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At this point, it has become a cliché to say we live in a post-truth era. We don’t have to dig deep to find the headlines that affirm this grim reality.  Whether we’re talking about politics, climate change, the Covid-19 pandemic, or critical race theory, a quick Google search will yield zingers like,  The Death of Truth, The Assault on TruthNotes on Falsehood, and Our Post-Truth World. We are steeped in a culture of blatant lies, sly exaggerations, doctored images, wild conspiracy theories, and fake news.  Objective facts, for all intents and purposes, no longer exist or matter.  The true is false, the false is true, and anything can mean anything.

What does this sobering reality have to do with the lectionary?  Well, this week the church celebrates the Reign of Christ, a liturgical hinge between the long Season After Pentecost also called ordinary time, and the beginning of Advent. This week we pause to reflect on the meaning of Christ’s reign over the church, the world, and our lives. What kind of king is Jesus?  What does his rule look and feel like?  What does it mean to live under his kingship?

To guide our reflection for this climactic Sunday, the lectionary gives us a rather odd Gospel reading.  Do we see Jesus in his kingly glory, transfigured and dazzling on a mountaintop?  Do we watch him rise from the waters of baptism with heaven thundering in his ears? Do we witness one of his more spectacular miracles?

No, our king doesn’t appear in any of those majestic guises. Instead, the Gospel of John offers us a picture of Jesus at his physical and emotional worst: arrested, disheveled, harassed, hungry, abandoned, sleep-deprived — and standing before the notoriously cruel Pontius Pilate for questioning.  If I were going to write Jesus into a kingly scene, this would not be the one I’d write.  But here’s the astonishing reality: if there is any story about Jesus that can smack all smugness out of us — all arrogance, all gleefulness, all scorn — surely this one has to be it.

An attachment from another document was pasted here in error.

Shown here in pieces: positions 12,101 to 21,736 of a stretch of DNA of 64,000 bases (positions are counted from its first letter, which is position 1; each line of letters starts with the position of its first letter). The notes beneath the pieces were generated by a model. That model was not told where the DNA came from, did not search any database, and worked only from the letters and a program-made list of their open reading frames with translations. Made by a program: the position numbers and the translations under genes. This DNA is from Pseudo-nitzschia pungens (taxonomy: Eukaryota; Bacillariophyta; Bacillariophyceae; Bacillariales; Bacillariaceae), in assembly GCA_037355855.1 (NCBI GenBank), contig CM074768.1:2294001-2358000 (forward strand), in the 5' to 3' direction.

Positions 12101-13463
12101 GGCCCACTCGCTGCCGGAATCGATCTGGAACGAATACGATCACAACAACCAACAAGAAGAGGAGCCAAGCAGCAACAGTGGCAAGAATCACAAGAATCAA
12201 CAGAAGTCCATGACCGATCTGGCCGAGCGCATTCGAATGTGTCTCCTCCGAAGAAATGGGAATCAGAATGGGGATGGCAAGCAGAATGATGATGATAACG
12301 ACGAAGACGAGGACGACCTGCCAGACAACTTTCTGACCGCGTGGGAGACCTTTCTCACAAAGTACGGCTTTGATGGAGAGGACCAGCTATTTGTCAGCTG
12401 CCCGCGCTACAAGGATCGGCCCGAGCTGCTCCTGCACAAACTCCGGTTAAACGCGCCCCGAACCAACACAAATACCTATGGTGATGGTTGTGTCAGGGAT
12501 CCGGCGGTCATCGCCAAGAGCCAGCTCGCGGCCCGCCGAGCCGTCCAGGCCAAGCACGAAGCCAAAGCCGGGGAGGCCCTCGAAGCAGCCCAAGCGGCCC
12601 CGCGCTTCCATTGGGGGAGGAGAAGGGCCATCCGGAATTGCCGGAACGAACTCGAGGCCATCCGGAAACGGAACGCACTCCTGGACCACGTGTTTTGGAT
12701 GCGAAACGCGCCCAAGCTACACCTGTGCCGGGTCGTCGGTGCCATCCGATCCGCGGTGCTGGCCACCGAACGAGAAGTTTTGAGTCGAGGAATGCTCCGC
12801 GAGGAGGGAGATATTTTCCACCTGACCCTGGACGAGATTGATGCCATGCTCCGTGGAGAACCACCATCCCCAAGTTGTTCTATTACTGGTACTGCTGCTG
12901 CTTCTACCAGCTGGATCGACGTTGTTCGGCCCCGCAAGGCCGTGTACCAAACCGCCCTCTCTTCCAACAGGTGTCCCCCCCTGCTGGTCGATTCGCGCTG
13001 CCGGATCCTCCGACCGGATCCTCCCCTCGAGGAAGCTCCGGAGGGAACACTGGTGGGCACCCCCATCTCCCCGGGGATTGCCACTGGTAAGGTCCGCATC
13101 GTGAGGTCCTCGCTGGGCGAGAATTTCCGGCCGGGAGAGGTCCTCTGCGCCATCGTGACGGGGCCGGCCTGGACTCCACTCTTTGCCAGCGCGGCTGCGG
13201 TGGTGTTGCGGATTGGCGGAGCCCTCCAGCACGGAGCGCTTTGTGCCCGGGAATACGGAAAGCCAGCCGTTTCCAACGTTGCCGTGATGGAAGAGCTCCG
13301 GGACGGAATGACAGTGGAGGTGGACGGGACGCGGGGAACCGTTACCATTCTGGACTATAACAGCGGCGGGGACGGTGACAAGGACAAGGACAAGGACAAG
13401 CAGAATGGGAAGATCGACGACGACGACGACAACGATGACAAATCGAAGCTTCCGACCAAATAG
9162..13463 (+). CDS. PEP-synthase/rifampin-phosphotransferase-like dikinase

This week, our king is an arrested, falsely accused criminal.  A dead man walking.  His chosen path to glory is humility, surrender, brokenness, and loss.

But what does any of this have to do with our current crisis of truth and untruth?  Consider the exchange that takes place between Jesus and Pilate: Are you a king? Pilate asks Jesus repeatedly, annoyed, perhaps, that a bedraggled peasant is taking up his valuable time on a tense and busy weekend in the city.  You say that I am a king, Jesus answers cryptically, implying both that Pilate’s question is the wrong one, and that Pilate’s assumptions about power and kingship are irrelevant to the ways of God.  Then Jesus continues: For this I came into the world, to testify to the truth.  Everyone who belongs to the truth listens to my voice.

Pilate’s response echoes down to us across the ages, a question to end all questions: What is truth? We’ll never know if he asks out of contempt or curiosity, hunger or anger. But it doesn’t matter; Jesus doesn’t respond. That is, he doesn’t respond with words.  He doesn’t engage Pilate in a philosophical dialogue, or offer the governor a pithy bumper sticker.  Instead, he embodies his reply with the whole of his life: You’re looking at it, his silence implies.  You’re looking at the truth.  I am the truth.  In other words, truth isn’t an instrument, a weapon, or a slogan we can smack on a refrigerator magnet. The truth is Jesus.  The life of Jesus, the way of Jesus, the love of Jesus.  He himself is truth’s most complete and complex embodiment.